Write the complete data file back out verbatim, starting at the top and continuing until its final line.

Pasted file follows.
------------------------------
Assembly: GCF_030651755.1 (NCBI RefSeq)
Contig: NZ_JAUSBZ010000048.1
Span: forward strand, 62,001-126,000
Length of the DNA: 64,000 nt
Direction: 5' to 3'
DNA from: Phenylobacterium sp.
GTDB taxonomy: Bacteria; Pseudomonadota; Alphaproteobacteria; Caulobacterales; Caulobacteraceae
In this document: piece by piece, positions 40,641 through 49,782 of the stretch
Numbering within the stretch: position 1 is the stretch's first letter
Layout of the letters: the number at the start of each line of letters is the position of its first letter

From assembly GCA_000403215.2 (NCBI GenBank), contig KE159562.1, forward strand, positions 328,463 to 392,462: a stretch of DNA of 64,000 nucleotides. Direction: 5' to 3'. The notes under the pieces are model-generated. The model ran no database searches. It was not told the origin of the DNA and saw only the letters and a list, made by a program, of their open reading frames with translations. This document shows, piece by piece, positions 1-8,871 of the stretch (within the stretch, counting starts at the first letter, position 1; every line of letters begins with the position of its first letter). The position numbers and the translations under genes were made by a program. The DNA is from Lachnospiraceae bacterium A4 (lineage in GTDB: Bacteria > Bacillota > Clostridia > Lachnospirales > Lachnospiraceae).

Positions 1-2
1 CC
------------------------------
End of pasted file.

Assembly: GCF_030651755.1 (NCBI RefSeq)
Contig: NZ_JAUSBZ010000048.1
Span: forward strand, 62,001-126,000
Length of the DNA: 64,000 nt
Direction: 5' to 3'
DNA from: Phenylobacterium sp.
GTDB taxonomy: Bacteria; Pseudomonadota; Alphaproteobacteria; Caulobacterales; Caulobacteraceae
In this document: piece by piece, positions 40,641 through 49,782 of the stretch
Numbering within the stretch: position 1 is the stretch's first letter
Layout of the letters: the number at the start of each line of letters is the position of its first letter

From assembly GCA_000403215.2 (NCBI GenBank), contig KE159562.1, forward strand, positions 328,463 to 392,462: a stretch of DNA of 64,000 nucleotides. Direction: 5' to 3'. The notes under the pieces are model-generated. The model ran no database searches. It was not told the origin of the DNA and saw only the letters and a list, made by a program, of their open reading frames with translations. This document shows, piece by piece, positions 1-8,871 of the stretch (within the stretch, counting starts at the first letter, position 1; every line of letters begins with the position of its first letter). The position numbers and the translations under genes were made by a program. The DNA is from Lachnospiraceae bacterium A4 (lineage in GTDB: Bacteria > Bacillota > Clostridia > Lachnospirales > Lachnospiraceae).

Positions 1-2
1 CC